Friday , October 15 2021
Home / Tag Archives: European Commission

Tag Archives: European Commission

Fit for 55 marks Europe’s climate moment of truth

With Fit for 55, Europe is the global first mover in turning a long-term net-zero goal into real-world policies, marking the entry of climate policy into the daily life of all citizens and businesses. The author is grateful to Maria Demertzis, Guntram B. Wolff and Georg Zachmann for their comments on previous drafts. The European Commission’s long-awaited ‘Fit for 55’ package, intended to facilitate a European Union greenhouse gas emissions cut of 55% by 2030 compared to 1990, has as its...

Read More »

Setting Europe’s economic recovery in motion: a first look at national plans

Plans for spending European Union recovery funds submitted by the four largest EU countries reflect rather different priorities. So far, only Italy is interested in borrowing from the EU. European Union countries are starting to set out how they plan to spend money from Next Generation EU (NGEU), the EU’s landmark instrument for recovery from the coronavirus pandemic. In late April, countries began submitting their recovery and resilience plans. A first quick analysis shows that the plans of...

Read More »

We need more bias in artificial intelligence

What makes one vision more desirable than another is not its neutrality, but whether it can better serve one’s goals in the context of where those goals are being pursued. By: Mario Mariniello Date: April 21, 2021 Topic: European Macroeconomics & Governance This opinion piece is forthcoming in Il Sole 24 Ore. The Muller-Lyer optical illusion consists of two lines of equal length that differ only in the direction of arrowheads at either end. Yet, to most observers, the line...

Read More »

Evidence from the European Commission: Does it matter how policymakers consult external stakeholders?

Policymakers often consult a range of stakeholders, such as interest groups representing businesses or citizens, before they make decisions. But do the particular consultation tools used matter for the outcomes of this process? Drawing on a new study of the consultation tools used by the European Commission, Bert Fraussen, Adrià Albareda and Caelesta Braun suggests that despite the recent trend of using ‘open’ approaches such as online consultations, ‘closed’ consultation approaches in...

Read More »

Has the European Union squandered its coronavirus vaccination opportunity?

The European Union’s purchases of frontrunner coronavirus vaccines are insufficient for the population’s near-term needs. The shortfall could have healthcare consequences and might delay economic reopening. Lessons should be learned for future pandemics. Worldwide progress on the development on safe, effective vaccines against the coronavirus has been impressively fast. Three vaccines have been approved in the EU, the United Kingdom or the United States (Table 1). Given the lack of effective...

Read More »

When the future changes the past: fiscal indicator revisions

The 2020 pandemic economic shock has led to reassessment of fiscal policy measures in 2018 and earlier, because of faulty measurement of unobserved output gaps and structural balances. The current period of suspension of EU fiscal rules should be used to design a better fiscal framework. By: Zsolt Darvas Date: January 5, 2021 Topic: European Macroeconomics & Governance The COVID-19 pandemic and the subsequent economic distress caught everyone by surprise. In late 2019,...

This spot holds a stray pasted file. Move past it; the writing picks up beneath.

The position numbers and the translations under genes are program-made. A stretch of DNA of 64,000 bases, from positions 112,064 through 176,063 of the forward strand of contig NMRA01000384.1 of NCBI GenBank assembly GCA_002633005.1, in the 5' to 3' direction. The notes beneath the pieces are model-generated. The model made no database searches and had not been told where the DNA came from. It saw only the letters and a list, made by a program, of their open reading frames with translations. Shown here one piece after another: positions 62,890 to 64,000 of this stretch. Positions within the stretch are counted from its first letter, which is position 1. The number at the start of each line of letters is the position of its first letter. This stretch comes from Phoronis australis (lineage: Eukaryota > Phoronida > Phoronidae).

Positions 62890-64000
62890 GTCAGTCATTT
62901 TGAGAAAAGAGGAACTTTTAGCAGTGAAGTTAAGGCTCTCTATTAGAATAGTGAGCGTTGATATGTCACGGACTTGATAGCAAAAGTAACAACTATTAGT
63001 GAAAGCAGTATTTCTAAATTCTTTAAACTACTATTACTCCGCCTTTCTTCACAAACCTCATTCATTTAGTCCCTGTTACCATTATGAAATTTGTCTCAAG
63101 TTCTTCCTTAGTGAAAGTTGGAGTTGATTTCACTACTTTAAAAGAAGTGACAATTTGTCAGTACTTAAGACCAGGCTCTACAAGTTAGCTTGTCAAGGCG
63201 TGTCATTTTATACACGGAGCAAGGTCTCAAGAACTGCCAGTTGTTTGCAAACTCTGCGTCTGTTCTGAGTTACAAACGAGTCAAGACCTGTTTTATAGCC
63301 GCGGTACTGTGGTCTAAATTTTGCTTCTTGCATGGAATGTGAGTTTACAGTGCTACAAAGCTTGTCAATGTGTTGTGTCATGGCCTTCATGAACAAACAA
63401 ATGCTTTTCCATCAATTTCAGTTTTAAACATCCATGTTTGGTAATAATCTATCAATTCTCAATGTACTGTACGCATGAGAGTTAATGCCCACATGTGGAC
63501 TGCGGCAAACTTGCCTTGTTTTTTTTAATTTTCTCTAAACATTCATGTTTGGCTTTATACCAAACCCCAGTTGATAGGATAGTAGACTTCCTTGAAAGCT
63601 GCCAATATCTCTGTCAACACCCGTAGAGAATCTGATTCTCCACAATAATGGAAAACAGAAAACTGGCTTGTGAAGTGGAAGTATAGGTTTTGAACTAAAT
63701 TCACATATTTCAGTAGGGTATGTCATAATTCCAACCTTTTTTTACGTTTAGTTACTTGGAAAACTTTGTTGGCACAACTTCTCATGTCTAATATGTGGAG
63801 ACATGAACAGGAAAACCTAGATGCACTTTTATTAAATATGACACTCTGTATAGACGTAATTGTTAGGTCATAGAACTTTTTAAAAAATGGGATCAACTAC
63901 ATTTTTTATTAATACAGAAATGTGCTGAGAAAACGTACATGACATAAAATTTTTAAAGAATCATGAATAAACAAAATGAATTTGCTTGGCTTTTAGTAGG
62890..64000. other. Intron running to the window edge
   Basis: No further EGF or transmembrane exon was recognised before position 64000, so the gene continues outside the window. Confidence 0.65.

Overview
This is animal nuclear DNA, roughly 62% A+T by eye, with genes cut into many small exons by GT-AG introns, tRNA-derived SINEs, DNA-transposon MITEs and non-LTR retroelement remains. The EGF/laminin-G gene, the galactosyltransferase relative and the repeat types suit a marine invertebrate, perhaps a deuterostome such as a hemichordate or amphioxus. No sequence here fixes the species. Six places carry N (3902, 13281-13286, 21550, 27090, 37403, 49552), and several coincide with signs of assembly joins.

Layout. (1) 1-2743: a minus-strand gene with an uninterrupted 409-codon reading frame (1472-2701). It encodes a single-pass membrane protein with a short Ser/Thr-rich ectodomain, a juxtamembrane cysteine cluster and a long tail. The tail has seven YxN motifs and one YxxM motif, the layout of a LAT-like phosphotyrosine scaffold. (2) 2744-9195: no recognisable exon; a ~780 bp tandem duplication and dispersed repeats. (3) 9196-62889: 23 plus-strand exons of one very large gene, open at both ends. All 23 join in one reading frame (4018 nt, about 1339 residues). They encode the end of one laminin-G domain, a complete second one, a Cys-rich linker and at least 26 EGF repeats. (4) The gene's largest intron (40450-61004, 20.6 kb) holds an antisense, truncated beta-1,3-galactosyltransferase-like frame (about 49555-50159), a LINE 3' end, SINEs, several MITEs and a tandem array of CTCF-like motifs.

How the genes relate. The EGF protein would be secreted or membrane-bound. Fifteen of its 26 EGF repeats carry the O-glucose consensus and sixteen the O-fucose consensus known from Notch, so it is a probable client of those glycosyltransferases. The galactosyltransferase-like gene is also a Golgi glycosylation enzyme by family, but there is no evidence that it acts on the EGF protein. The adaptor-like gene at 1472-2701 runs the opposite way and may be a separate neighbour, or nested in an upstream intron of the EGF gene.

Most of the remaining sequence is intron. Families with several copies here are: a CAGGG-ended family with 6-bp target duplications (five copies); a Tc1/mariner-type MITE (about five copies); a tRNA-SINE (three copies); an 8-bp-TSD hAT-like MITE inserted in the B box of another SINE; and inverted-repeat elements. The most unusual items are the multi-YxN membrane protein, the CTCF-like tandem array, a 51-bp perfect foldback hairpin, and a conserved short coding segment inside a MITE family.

Read More »

Common eurobonds should become Europe’s safe asset – but they don’t need to be green

The plan to fund the European Union’s recovery programme via debt issuance has raised hopes that a new type of euro-denominated safe asset could emerge. As a priority, the European Commission needs a strategy to create a liquid and transparent market in EU bonds. For now, funding through EU green bonds would complicate that effort. By: Alexander Lehmann Date: September 28, 2020 Topic: Finance & Financial Regulation To fund its future programmes, SURE (employment support, €100...

Read More »

A tale of two pandemics

The two narratives briefly examined here cast light on different aspects of the EU in the times of Covid-19. Euroskeptic nationalists typically propagate claims of EU failure but have been rather subdued during the pandemic as mainstream governments have taken over their trademark policy of closing borders to foreigners. Nonetheless, the grip on power of several pro-EU mainstream leaders, including President Emmanuel Macron in France, Prime Minister Conte in Italy and Prime Minister Pedro...

Read More »

A European carbon border tax: much pain, little gain

The European Commission should not make the implementation of a carbon border adjustment mechanism into a must-have element of its climate policy. There is little in the way of strong empirical evidence that would justify a carbon-adjustment measure. Moreover, significant logistical, legal and political challenges will arise during the design. The EU should instead focus upon the implementation of measures to trigger the development of a competitive low-carbon industry in Europe.The European...

Read More »

The EU’s plan to catch up on artificial intelligence

While the US and China have been setting the pace when it comes to Artificial Intelligence, the European Union seems to be lagging behind. What are the Commission's plans to finally catch up? Will AI increase the gap between big and small companies? This week, Nicholas Barrett is joined by Julia Anderson and Guntram Wolff to discuss the EU's plan for AI. By: The Sound of Economics Date: February 14, 2020 Topic: Innovation & Competition Policy

Read More »